After enjoying the first Ice Age, accepting the second and Ice Age: Continental Drift is actually an entertaining animated feature. It seems far more thought out than the last iteration, which is even thrown a slight jab early on for making no sense, just as this one doesn’t considering the Earth took shape long before any of these creatures existed.
With hardly any further acknowledgment the third installment even existed, Continental Drift begins as the continents begin to break apart and the faithful franchise trio — Manny (voiced by Ray Romano), Diego (voiced by Denis Leary) and Sid (voiced by John Leguizamo) — are separated from their herd and washed out to sea aboard a piece of ice.
While their families on land must avoid the looming landmass threatening to push them all into the sea without stable land in sight, Manny, Diego and Sid are forced to do battle with a group of pirates, led by a gorilla named Gutt (voiced by Peter Dinklage) and a crew made up of a bunch of misfits which includes a potential love interest for Diego, a female saber-tooth named Shira (voiced by Jennifer Lopez).
While trying to get home, battle pirates and protect Sid’s stowaway grandmother (voiced by Wanda Sykes), the group will befriend an island of chipmunk-looking animals that immediately conjure memories of the Ewoks in Return of the Jedi, do what they can to divert eye contact from an island of sirens and get home safely to their families.
Throughout all of this there are laughs along with moral lessons on what it means to be a good friend and a good parent. Scrat, the acorn-loving rodent, gets into a bit of trouble here and it all moves along in preparation for what will surely be an Ice Age 5.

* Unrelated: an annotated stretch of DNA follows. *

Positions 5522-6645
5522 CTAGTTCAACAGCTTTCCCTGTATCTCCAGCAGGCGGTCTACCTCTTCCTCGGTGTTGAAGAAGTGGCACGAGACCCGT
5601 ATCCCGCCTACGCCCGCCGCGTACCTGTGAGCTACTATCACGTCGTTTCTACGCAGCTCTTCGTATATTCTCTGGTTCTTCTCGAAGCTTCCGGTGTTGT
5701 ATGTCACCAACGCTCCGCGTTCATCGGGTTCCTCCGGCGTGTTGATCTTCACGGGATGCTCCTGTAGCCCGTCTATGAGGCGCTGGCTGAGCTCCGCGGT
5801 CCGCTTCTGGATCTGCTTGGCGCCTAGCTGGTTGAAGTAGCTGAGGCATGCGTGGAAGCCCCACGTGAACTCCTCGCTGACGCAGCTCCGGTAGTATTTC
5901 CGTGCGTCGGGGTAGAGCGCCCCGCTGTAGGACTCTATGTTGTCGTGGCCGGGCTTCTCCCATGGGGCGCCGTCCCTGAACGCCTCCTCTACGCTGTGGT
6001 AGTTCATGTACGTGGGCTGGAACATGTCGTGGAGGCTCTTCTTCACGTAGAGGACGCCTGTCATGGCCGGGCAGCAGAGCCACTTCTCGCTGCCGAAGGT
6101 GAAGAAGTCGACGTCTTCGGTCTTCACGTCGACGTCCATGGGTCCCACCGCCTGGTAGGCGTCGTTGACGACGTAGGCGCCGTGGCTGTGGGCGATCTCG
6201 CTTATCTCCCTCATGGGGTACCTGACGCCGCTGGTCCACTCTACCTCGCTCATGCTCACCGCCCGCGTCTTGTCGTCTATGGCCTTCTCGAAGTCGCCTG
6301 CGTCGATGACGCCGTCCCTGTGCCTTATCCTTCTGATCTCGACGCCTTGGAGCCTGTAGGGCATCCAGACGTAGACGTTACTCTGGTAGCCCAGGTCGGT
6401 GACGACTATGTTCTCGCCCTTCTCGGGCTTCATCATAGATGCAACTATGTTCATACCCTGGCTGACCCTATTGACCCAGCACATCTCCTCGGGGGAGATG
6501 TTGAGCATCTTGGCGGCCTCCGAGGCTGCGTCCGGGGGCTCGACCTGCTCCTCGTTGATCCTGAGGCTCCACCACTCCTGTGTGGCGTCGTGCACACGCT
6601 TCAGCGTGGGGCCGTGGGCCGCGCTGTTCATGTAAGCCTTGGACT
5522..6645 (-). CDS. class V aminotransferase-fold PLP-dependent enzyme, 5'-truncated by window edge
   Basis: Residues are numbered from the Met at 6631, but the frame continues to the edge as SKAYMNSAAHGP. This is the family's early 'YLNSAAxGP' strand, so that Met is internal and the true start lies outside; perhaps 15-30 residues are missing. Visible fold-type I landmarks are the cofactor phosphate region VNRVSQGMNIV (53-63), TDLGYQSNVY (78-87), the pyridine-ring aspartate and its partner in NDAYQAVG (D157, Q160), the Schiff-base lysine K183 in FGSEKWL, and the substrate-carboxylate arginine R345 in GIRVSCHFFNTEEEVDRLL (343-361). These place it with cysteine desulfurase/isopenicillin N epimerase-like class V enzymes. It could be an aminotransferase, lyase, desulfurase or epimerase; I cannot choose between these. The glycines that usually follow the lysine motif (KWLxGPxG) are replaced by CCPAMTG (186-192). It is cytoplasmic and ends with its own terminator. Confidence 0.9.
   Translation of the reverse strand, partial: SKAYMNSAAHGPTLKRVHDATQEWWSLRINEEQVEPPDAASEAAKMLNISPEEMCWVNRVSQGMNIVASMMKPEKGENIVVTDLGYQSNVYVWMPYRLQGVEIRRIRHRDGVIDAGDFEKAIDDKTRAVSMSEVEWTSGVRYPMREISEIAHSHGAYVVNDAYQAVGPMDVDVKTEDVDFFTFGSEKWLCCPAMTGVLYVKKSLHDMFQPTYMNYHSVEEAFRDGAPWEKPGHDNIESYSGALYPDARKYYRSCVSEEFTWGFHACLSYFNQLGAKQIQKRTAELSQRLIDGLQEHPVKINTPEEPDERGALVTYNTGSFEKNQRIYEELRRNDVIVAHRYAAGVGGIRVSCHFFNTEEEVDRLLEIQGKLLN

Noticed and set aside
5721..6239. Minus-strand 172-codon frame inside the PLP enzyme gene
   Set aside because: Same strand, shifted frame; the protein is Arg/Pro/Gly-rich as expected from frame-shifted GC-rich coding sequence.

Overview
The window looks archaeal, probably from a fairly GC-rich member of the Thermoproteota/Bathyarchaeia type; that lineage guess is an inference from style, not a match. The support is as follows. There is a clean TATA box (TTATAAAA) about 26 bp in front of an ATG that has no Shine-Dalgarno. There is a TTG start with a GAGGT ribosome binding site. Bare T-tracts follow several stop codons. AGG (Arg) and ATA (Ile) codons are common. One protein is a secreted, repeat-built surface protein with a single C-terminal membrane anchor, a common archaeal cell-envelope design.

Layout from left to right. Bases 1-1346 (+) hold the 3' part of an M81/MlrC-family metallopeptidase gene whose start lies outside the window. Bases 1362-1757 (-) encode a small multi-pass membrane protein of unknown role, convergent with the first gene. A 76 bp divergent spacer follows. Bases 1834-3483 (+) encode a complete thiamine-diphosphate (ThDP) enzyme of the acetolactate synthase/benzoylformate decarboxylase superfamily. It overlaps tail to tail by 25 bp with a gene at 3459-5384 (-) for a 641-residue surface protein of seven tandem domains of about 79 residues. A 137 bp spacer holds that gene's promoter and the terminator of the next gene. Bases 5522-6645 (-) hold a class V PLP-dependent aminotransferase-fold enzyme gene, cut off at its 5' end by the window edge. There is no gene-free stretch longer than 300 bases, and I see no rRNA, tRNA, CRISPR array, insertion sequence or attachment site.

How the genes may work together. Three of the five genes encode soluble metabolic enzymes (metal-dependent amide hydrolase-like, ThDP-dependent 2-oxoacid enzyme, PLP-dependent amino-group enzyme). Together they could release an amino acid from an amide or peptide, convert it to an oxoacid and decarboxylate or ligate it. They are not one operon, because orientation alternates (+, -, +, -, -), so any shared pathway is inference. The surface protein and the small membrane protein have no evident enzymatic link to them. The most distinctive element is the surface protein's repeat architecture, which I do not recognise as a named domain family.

What else is there to say? I looked at my notes from the screening and all I wrote down was “Ewoks”. There isn’t much else to tell. We’re not talking about high art here. This is simply a decent, family-friendly animated feature that safely keeps the franchise running and assures itself of massive domestic and international box-office. The fact it doesn’t rely on fart jokes and plays a lot like guess what cinematic trope we’re mining now — Star Wars and Homer’s “Odyssey” being the obvious ones — is enough for me to call it a decent enough way to spend 87 minutes, though parents that decide to shell out extra cash for 3-D ticket prices may not be so accepting.
On a side note, before the film begins you’re greeted with an excellent “The Simpsons” short film in which Maggie the baby does what she can to protect a caterpillar from being killed by a hammer-happy day care playmat. The toon is 100% silent and, in all honesty, the best part of the whole experience.